Is The Family The Problem With Public Education? Part 1

“We have to teach the children we have…  Not the children we used to have, not the children we want to have, not the children of our dreams.  We have to teach the children we have.”

–Author Unknown

Blame the family.  We have changed a lot since I was a kid 55 plus years ago.  Talk about lack of diversity.  My K-6th grade classes had no minorities even though today that neighborhood is one of Salt Lake’s most racial diverse.  There were as many kids in my classes as there are today. I experienced material and religious differences between families, their kids and my peers, but we were pretty homogeneous–compared to today.

Jim Grant, renowned educator, author and speaker, in his book, “The Death of Common Sense in Our Schools, makes some Recollections About Families in the Past.  See if you agree.  He also has Observations About Present-Day Families which I’ll quote next time.

  • Most parents had a reasonable workload.
  • Most parents didn’t bring work home.
  • There were more stay-at-home mothers.
  • There were many extended families (grand-parents, aunts, and uncles) to help with child rearing.
  • There tended to be more relatives living nearby.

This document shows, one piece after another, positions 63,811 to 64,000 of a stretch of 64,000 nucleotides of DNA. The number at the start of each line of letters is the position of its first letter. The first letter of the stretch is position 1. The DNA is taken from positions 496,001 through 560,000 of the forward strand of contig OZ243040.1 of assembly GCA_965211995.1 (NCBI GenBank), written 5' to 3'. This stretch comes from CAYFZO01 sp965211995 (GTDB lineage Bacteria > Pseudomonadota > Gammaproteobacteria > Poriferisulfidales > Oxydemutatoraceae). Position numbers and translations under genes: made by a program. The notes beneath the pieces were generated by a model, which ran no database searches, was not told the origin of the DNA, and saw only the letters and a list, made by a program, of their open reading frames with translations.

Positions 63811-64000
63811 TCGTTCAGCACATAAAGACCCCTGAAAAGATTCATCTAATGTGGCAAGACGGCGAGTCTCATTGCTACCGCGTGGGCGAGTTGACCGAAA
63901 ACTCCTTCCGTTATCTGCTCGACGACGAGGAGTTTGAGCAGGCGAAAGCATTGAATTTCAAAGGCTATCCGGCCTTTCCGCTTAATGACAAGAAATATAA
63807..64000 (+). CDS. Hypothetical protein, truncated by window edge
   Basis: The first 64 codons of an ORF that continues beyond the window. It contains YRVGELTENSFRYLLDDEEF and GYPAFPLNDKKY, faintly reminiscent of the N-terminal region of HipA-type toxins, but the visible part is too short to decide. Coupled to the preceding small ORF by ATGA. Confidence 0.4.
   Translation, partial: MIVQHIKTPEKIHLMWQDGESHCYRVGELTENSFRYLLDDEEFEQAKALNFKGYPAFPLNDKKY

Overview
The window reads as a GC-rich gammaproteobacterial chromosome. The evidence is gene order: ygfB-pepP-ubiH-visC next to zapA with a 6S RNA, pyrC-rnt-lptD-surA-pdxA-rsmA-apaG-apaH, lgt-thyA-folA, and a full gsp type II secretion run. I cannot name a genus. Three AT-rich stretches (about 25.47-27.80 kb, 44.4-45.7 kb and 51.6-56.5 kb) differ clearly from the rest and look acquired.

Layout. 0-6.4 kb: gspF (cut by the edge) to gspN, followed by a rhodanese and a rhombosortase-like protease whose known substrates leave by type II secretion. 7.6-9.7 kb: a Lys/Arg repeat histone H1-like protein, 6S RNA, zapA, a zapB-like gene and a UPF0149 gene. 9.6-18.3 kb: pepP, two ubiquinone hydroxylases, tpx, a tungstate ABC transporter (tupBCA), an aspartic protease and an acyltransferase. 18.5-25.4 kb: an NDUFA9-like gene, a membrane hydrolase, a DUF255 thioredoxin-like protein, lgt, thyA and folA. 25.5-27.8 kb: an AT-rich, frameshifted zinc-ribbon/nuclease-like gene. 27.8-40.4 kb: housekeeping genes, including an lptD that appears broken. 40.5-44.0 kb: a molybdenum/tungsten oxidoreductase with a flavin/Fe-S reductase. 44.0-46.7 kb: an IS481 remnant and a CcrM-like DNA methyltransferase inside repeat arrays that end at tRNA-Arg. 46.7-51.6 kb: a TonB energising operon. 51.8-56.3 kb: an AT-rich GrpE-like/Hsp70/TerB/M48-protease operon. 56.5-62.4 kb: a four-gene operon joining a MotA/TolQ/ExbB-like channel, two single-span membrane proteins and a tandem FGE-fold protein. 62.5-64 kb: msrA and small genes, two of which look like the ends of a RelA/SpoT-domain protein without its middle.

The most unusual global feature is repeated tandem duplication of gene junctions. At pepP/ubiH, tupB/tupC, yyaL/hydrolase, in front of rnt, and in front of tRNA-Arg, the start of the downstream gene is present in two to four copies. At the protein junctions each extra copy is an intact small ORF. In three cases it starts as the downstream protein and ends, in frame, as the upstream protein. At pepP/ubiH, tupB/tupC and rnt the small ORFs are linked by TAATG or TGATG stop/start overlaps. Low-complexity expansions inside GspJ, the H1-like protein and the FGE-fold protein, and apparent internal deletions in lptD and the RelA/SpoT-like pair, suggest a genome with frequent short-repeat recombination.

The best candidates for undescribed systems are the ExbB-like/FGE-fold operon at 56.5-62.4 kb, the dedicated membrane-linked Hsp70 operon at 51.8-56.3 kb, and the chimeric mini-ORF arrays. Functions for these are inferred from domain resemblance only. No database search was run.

• Parents were expected to raise their own children.
  • Most parents didn’t look to or expect “big government” to subsidize them.
  • Children had more routine, consistency, and continuity in their lives.
  • Most families had sit-down meals together where talking was the centerpiece.
  • There were fewer broken homes.
  • Neighbors knew each other.
  • Neighbors kept a watchful eye on all children.
  • Children were expected to play outdoors and be physically active.
  • Children were expected to entertain themselves part of the time.
  • Most children had a clearer sense of right and wrong.
  • Most parents were not their child’s “buddy.”
  • Children were expected to participate in a reason number of family chores.
  • Most parents supported teachers and the school.
  • Most parents had lives of their own and did not live through their children.
  • Most parents did not discuss adult issues with their children.
  • Certain boundary lines were not crossed.
  • Most families used a reasonable amount of “guilt and shame” to discourage inappropriate activities.
  • The pace of life was slower and less hectic.
  • Fewer children were overweight.
  • Children enjoyed one or two activities outside of school; they were not over programmed and enjoyed more leisure time.
  • Children spend fewer jours in front of a screen.
  • There were by far fewer material things available for children to ask for.

Question:  Was your experience similar to mine?  

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